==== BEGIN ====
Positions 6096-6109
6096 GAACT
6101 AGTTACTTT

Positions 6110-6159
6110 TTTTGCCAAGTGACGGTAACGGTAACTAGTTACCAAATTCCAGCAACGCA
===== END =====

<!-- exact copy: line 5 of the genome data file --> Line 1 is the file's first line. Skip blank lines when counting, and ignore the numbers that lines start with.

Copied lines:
6110 TTTTGCCAAGTGACGGTAACGGTAACTAGTTACCAAATTCCAGCAACGCA